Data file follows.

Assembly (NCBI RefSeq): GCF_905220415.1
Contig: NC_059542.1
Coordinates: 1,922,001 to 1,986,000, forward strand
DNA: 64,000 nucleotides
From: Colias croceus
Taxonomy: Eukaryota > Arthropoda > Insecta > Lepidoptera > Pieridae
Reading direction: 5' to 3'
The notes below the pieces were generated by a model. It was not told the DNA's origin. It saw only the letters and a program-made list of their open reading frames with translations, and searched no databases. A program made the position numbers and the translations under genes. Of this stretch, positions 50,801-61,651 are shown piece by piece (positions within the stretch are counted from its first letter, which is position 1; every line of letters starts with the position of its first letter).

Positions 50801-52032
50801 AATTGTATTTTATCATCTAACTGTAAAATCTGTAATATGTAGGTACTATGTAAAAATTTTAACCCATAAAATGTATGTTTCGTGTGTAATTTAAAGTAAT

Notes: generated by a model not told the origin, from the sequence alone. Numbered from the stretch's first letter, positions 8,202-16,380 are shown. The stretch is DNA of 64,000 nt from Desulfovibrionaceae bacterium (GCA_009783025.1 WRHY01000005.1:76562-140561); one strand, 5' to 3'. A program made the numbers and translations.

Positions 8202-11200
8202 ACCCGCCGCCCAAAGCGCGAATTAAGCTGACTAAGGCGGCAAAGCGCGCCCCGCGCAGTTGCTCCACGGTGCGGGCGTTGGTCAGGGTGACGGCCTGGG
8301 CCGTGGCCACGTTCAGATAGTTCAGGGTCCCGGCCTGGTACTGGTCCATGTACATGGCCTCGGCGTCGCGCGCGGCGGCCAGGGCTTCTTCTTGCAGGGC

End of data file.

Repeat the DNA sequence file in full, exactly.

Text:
Assembly (NCBI RefSeq): GCF_905220415.1
Contig: NC_059542.1
Coordinates: 1,922,001 to 1,986,000, forward strand
DNA: 64,000 nucleotides
From: Colias croceus
Taxonomy: Eukaryota > Arthropoda > Insecta > Lepidoptera > Pieridae
Reading direction: 5' to 3'
The notes below the pieces were generated by a model. It was not told the DNA's origin. It saw only the letters and a program-made list of their open reading frames with translations, and searched no databases. A program made the position numbers and the translations under genes. Of this stretch, positions 50,801-61,651 are shown piece by piece (positions within the stretch are counted from its first letter, which is position 1; every line of letters starts with the position of its first letter).

Positions 50801-52032
50801 AATTGTATTTTATCATCTAACTGTAAAATCTGTAATATGTAGGTACTATGTAAAAATTTTAACCCATAAAATGTATGTTTCGTGTGTAATTTAAAGTAAT

Notes: generated by a model not told the origin, from the sequence alone. Numbered from the stretch's first letter, positions 8,202-16,380 are shown. The stretch is DNA of 64,000 nt from Desulfovibrionaceae bacterium (GCA_009783025.1 WRHY01000005.1:76562-140561); one strand, 5' to 3'. A program made the numbers and translations.

Positions 8202-11200
8202 ACCCGCCGCCCAAAGCGCGAATTAAGCTGACTAAGGCGGCAAAGCGCGCCCCGCGCAGTTGCTCCACGGTGCGGGCGTTGGTCAGGGTGACGGCCTGGG
8301 CCGTGGCCACGTTCAGATAGTTCAGGGTCCCGGCCTGGTACTGGTCCATGTACATGGCCTCGGCGTCGCGCGCGGCGGCCAGGGCTTCTTCTTGCAGGGC